chapter  5
42 Pages

Time–Frequency Analysis for EEG Quality Measurement and Enhancement with Applications in Newborn EEG Abnormality Detection

Multichannel EEG Enhancement and Classification for Newborn Health Outcome Prediction
WithBoualem Boashash, Samir Ouelha, Mohammad Al-Sa’d, Ayat Salim, Paul Colditz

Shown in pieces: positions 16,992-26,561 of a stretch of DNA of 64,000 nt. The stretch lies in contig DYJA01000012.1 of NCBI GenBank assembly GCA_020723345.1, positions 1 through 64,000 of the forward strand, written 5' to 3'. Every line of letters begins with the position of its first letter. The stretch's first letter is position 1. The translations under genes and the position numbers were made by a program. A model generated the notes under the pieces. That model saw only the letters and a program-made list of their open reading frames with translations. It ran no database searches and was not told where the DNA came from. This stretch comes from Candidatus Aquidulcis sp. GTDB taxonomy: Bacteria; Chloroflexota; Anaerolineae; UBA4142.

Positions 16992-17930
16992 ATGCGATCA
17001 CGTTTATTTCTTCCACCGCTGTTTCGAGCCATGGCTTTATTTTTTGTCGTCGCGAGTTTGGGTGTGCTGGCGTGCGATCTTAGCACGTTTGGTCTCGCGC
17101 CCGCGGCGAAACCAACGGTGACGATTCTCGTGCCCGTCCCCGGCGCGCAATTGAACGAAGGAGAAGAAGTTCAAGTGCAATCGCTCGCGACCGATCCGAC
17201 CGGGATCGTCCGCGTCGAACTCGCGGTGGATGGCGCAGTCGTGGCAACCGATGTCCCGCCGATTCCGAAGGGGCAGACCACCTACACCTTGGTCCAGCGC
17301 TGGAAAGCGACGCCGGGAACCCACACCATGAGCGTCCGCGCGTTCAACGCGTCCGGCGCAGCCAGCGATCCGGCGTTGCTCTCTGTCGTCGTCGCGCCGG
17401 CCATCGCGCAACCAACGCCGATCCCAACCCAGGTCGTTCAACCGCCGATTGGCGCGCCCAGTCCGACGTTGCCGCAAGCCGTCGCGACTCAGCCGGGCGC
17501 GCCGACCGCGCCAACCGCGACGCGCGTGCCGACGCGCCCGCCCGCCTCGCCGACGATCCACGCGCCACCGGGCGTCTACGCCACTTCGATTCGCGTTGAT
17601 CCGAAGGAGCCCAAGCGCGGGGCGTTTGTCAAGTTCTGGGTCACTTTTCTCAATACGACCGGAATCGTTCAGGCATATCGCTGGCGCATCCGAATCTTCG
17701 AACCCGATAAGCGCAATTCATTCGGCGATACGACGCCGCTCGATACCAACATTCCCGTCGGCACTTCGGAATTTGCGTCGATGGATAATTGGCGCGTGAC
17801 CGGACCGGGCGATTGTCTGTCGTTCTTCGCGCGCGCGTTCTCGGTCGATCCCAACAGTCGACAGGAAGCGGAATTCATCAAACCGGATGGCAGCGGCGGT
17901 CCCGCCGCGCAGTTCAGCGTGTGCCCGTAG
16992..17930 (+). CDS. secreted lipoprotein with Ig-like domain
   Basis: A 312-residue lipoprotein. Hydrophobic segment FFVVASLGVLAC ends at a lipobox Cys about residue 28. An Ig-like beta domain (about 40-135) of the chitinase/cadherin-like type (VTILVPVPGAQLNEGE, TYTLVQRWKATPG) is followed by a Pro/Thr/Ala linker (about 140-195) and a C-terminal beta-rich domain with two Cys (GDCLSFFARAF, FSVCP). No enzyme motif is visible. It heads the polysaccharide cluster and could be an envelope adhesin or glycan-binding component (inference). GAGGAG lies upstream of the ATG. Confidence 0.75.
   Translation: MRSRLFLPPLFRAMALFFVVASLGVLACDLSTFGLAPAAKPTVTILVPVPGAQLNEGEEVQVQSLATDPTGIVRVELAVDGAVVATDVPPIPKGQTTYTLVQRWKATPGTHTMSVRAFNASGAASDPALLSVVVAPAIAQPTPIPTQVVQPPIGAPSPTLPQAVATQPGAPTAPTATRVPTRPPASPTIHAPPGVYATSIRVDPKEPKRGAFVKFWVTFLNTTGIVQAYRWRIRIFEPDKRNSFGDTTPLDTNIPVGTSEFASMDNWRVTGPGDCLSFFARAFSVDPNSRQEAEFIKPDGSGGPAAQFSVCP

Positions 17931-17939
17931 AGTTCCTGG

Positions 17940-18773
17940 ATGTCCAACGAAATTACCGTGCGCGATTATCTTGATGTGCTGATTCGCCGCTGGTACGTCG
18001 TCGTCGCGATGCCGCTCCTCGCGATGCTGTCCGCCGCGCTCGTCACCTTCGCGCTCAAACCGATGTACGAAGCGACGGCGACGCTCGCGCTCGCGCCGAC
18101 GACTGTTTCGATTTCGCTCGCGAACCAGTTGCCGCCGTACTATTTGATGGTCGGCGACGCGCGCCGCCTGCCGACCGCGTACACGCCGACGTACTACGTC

The accurate prediction of neurodevelopmental outcomes of newborns suffering from hypoxic–ischemic cerebral injury during childbirth is vital to assist clinicians to correctly plan the newborn care and help enhance the newborn’s quality of life and reduce the social and financial costs. For newborns at high risk of prenatal brain injury, the multichannel electroencephalogram (EEG) is a valuable non-invasive screening, diagnostic, and monitoring tool. However, advances have been hampered by the amount of data and their complexity, the dependence on labor, and expertise-intensive manual processes involved in identifying and interpreting EEGs. A realistic way for dealing effectively with the big data formed by this vast amount of information is an intelligent knowledge-based computerized real-time system. The study reported in this chapter aims at minimizing the social and financial costs via early detection of brain disorders by extracting relevant patterns from the big data, therefore reducing the dimensionality of the problem and then automatically detecting newborn EEG features that best predict neurodevelopmental outcomes. This is achieved by developing high-resolution time–frequency (TF) techniques for EEG pre-processing, artefact detection/removal algorithms, and machine learning techniques. This study exploits the additional information provided by the nonstationarities of newborn EEG signals observed in the (t, f) plane and develops novel techniques for analyzing multichannel newborn EEG signals. Specifically, for the pre-processing of newborn EEG signals, this study proposes (1) a set of TF features for newborn EEG artefact detection and (2) a TF matched filtering technique and a TF blind source separation method for artefact removal. Finally, for the classification of newborn EEG abnormalities, classifiers based on support vector machines are designed that use TF features extracted from time–frequency representations of the multichannel EEG signals. The overall developed system can be implemented in a standalone EEG device or included as an add-on to existing medical devices. The research study described in this chapter provides a solution to the need for objective and automated detection and classification of newborn EEG abnormalities potentially resulting in a significant clinical impact.